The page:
(Disclaimer: I am an indirect shareholder in Dragon Oil plc) As I alluded to recently, an investment fund that I am involved in has gone long Dragon Oil. A couple of days ago I came across this nice summary of the attractions of the company. Elsewhere, my Russian comrade on the MBA programme, Denis Shikunov, posted up E&Y’s 2011 Global Oil & Gas Transactions Review. I think we’ll be seeing a lot of M&A in this space during 2012, given the astonishingly cheap valuations to be found in the small-cap segment in particular.


In the blogosphere, Neonomic posted up an interesting analysis of housebuilder Barratt Developments. It’s a stock a lot of value investing bloggers like, but my preferred play in the sector, due to its bulletproof balance sheet and very inexpensive rating is Abbey. Elsewhere, John Kingham identified an interesting sounding net-net called Molins that’s worth taking a look at. Calum looked at Topps Tiles, which he rightly concludes is a leveraged play on an UK economic recovery. Wexboy posted up part IV of The Great Irish Share Valuation Project. Finally Kelpie Capital posted up a very good piece on Tesco, which is a stock I am strongly minded to purchase.

Market Musings 23/9/11

leave a comment »

College deadlines and Arthur’s Day both conspired to prevent me from updating this blog yesterday, which is a pity given the volume of interesting snippets that I’ve come across since Wednesday.


I was amused to see this philosophical take on the recent UK riots by the CEO of JD Sports:


As the riots showed, there is a strong demand for our products on the High Street

Long-term trends in alcohol consumption is something that has interested me in the past. We’ve seen traditional beers lose market share to spirits, cider and wine for many years now, which has clear implications for the likes of Guinness owner Diageo and Bulmers/Magners owner C&C. This chart from Mike McDonough shows that growth in wine spend in the US has outstripped beer over the past decade.


This is an interesting article – BT’s copper wiring is worth more than the group’s enterprise value.


Staying with the US, this is a very effective table explaining the US fiscal position in household budget terms. Elsewhere in the States, I note that unemployment among the over-55s stands at levels not seen for six decades.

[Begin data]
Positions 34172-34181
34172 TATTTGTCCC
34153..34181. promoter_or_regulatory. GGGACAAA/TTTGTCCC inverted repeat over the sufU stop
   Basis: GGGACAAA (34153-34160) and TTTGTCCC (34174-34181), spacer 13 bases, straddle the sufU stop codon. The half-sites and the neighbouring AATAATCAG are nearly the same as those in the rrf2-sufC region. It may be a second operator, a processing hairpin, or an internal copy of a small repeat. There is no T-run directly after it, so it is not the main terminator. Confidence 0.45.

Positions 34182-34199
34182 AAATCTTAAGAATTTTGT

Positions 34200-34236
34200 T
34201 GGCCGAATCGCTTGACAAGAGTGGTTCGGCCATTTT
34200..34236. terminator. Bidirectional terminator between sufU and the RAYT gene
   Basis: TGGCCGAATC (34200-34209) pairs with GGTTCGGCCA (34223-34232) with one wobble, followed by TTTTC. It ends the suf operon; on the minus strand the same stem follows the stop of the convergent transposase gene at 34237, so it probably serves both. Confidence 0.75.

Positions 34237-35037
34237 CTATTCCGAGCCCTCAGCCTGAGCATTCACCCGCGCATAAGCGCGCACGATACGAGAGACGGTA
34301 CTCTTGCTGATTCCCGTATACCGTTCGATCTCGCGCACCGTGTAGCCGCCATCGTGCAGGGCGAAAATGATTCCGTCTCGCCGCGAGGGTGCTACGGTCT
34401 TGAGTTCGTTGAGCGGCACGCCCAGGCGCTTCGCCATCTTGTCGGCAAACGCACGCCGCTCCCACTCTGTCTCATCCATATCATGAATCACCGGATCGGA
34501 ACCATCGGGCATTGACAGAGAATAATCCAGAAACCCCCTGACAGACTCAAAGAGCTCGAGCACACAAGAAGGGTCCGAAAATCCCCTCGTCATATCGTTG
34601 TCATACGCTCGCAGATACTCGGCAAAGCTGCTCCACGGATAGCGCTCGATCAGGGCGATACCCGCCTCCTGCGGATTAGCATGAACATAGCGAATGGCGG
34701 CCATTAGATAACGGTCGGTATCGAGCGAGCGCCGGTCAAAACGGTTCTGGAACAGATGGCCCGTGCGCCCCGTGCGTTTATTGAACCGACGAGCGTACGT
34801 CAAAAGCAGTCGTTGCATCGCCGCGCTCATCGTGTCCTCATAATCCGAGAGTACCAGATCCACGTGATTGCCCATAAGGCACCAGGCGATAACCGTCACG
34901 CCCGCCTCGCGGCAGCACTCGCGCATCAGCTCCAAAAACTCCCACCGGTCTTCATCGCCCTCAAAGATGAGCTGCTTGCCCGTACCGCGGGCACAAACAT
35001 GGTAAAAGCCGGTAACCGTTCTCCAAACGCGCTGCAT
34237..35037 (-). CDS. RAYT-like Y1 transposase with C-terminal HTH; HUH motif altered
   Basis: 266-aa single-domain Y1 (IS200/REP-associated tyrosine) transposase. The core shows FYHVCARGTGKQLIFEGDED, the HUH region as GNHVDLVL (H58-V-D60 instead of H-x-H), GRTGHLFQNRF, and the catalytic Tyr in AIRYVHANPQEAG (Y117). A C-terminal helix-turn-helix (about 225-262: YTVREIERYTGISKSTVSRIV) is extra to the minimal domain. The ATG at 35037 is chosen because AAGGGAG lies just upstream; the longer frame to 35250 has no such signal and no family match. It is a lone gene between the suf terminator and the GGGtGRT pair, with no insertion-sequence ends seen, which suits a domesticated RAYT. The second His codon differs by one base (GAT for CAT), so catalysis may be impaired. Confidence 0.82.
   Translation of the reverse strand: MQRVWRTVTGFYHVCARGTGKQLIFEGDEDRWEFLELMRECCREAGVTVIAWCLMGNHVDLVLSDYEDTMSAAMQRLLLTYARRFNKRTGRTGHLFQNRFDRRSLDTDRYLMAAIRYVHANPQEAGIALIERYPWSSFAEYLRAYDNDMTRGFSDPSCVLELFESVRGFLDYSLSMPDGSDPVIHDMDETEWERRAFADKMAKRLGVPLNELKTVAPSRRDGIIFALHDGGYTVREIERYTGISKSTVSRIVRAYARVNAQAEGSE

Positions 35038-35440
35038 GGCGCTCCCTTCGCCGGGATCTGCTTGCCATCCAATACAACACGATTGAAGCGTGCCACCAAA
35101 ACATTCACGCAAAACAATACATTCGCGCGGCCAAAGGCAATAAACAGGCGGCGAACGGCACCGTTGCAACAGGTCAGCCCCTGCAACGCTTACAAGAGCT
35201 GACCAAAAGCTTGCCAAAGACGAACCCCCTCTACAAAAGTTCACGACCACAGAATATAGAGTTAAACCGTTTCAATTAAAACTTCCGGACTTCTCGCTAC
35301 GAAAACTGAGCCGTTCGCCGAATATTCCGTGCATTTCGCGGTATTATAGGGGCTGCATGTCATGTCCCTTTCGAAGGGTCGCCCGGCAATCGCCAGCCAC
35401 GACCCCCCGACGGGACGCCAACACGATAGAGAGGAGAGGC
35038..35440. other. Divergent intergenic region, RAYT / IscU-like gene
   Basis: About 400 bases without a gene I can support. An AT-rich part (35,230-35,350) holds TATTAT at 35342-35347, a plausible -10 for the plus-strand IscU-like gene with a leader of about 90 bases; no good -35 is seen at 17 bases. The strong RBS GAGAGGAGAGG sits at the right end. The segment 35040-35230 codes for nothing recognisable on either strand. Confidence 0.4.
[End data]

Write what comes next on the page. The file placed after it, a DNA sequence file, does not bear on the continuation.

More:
Following on from my last blog, one of my readers sent me this link to some interesting pointers on “Full Tilt Ponzi“.


Turning to corporate newsflow, we saw some very strong results from Origin Enterprises yesterday. Earnings growth of 16% was well ahead of consensus of circa 10%. Origin’s outlook statement was more qualitative than quantitative, as you’d expect given its FY12 has only just started. However, it is clear that things are looking up for this company, which is perfectly placed to benefit from the positive conditions in the agri sector.


I note that Easyjet increased its full-year PBT guidance from £200-230m to £240-250m yesterday. The company also declared a £150m special dividend. From an Irish perspective there is obvious positive read-through for Ryanair’s quarterly results in November.


Speaking of upgrades, Goodbody Stockbrokers raised its forecast for Irish 2011 GDP growth from 0.5% to 1.3%, with the GNP forecast moving from -1.0% to 0%. This revision is solely down to net exports, with domestic demand remaining weak.


DCC announced a great deal in the energy space this morning, which will go a long way towards meeting its ambitions of securing 20% of the UK fuel market. Assuming that today’s acquisition and the previously announced Pace deal both secure regulatory approval, these will take the volume of fuel that DCC distributes each year to over 9bn litres. DCC has a consistent track record of delivering high returns from its energy business, and it is one of my preferred stocks at the moment.

%d bloggers like this: